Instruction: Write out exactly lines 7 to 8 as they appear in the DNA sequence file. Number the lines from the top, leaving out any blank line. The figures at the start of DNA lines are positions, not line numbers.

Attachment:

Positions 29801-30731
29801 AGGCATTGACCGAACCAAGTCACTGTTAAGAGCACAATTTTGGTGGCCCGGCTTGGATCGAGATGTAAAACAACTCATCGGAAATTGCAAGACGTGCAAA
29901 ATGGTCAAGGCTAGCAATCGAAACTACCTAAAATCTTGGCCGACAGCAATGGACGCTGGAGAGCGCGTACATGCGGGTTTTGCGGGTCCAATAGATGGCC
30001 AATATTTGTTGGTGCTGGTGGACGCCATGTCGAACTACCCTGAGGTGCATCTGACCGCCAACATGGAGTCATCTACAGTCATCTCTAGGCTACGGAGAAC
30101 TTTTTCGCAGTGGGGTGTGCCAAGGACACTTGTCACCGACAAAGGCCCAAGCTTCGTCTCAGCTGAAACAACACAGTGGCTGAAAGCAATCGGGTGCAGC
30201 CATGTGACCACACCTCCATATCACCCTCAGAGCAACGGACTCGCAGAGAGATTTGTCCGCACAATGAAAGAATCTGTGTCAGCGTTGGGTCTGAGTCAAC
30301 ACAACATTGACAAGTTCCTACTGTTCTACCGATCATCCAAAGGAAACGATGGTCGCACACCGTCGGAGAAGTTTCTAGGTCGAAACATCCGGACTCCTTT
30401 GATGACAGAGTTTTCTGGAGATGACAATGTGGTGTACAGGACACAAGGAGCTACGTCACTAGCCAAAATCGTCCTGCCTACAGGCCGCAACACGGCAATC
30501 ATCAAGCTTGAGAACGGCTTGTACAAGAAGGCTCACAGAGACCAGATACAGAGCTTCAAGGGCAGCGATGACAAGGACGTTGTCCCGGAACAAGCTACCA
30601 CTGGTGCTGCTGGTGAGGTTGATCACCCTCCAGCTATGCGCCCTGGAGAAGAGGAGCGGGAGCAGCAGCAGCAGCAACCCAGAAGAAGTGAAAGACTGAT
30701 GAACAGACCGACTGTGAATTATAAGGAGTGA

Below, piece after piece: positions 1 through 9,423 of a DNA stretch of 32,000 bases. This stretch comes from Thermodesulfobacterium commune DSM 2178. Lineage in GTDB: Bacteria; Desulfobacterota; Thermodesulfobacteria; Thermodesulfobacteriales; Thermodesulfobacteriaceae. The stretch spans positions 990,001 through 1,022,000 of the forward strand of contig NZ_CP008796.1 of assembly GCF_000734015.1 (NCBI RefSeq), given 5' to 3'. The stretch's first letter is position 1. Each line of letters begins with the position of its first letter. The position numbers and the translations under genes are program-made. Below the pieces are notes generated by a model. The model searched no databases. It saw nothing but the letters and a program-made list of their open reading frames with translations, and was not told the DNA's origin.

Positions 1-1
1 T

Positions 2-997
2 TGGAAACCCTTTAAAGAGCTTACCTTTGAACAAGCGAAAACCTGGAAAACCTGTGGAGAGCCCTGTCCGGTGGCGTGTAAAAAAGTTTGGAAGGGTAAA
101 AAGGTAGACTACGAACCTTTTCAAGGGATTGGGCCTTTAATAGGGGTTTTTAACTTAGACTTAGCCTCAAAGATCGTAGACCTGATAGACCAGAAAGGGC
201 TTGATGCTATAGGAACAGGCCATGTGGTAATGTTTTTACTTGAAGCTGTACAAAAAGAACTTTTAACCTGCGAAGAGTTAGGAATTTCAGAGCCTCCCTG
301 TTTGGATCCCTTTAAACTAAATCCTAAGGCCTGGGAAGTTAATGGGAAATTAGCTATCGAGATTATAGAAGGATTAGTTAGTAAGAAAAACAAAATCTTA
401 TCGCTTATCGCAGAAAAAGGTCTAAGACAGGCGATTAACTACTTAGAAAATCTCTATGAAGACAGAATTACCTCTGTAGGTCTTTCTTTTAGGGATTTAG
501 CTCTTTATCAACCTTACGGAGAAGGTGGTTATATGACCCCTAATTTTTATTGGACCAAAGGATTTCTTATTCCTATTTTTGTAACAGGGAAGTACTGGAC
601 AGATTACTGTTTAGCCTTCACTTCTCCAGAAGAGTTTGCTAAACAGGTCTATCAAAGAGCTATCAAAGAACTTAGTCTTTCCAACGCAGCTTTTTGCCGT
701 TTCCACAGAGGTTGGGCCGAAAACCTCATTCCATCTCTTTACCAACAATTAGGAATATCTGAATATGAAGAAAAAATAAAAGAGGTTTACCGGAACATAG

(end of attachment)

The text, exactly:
30301 ACAACATTGACAAGTTCCTACTGTTCTACCGATCATCCAAAGGAAACGATGGTCGCACACCGTCGGAGAAGTTTCTAGGTCGAAACATCCGGACTCCTTT
30401 GATGACAGAGTTTTCTGGAGATGACAATGTGGTGTACAGGACACAAGGAGCTACGTCACTAGCCAAAATCGTCCTGCCTACAGGCCGCAACACGGCAATC